The Vokes Collection is a collection of over 350 sporting and antique firearms. It was the work of Cecil Gordon Vokes, a keen firearms collector and engineer from Hampshire county in South-East England. The collection has been kept in Hampshire since Vokes' death and is currently curated by the Hampshire Museums Services.
About the collector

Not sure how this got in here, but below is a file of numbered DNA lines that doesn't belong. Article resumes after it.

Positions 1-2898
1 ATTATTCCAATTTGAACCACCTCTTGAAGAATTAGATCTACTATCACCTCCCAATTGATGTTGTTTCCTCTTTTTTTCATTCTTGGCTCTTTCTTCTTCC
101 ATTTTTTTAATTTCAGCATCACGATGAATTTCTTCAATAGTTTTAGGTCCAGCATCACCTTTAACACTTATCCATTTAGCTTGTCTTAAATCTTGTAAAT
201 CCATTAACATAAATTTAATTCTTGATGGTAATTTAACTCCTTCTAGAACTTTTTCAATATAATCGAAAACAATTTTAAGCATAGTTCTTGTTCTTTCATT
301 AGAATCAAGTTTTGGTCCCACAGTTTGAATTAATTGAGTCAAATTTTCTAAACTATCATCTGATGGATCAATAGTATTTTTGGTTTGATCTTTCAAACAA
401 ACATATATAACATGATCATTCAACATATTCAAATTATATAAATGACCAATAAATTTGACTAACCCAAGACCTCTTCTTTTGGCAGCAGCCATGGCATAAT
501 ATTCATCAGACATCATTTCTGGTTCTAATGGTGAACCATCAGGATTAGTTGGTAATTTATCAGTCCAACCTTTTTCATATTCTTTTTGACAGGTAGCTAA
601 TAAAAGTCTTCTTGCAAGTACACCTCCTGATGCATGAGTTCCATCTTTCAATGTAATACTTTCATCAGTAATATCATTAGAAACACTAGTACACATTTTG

"Cecil Gordon Vokes, named after Cecil Rhodes and General Gordon, was born in 1891, the youngest of a family of ten and died in Alton in 1961. At the age of sixteen, he started an arduous training to be an engineer, going into business on his own after World War I with a £100 overdraft guaranteed by his father. He subsequently became a very successful businessman but there was much uphill work on the way. Big companies tried to steal his patents and there were disappointments in dealing with officialdom. After many useful inventions applicable to the motor industry, Vokes became interested in filtration, almost by chance. Very few people had any scientific grasp of filtration but Vokes, working from first principles, invented an extremely efficient system of filtration, initially for air. Despite the undoubted efficiency of his filters, the military continued to use inferior products, sometimes with disastrous results, while Rolls Royce said 'Our cars last quite enough years on the road without fitting your filters to make them last even longer'. Nevertheless, Citroen fitted Vokes air filters to many of their 'Traction' and 'Avant' models. As to the armed forces, the Admiralty and the RAF soon appreciated the importance of using the best possible filtration for modern war machinery. The Army, however, needed the frightening experience of trying to fight a mechanised war in the desert, with the appalling sand and dust, before they were completely convinced of the importance of efficient filtration. This was one of Vokes's greatest triumphs. Before leaving Vokes's inventions, mention should be made of his flame trap for the exhaust of night fighters. This important invention protected fighters from being spotted by their exhaust flames.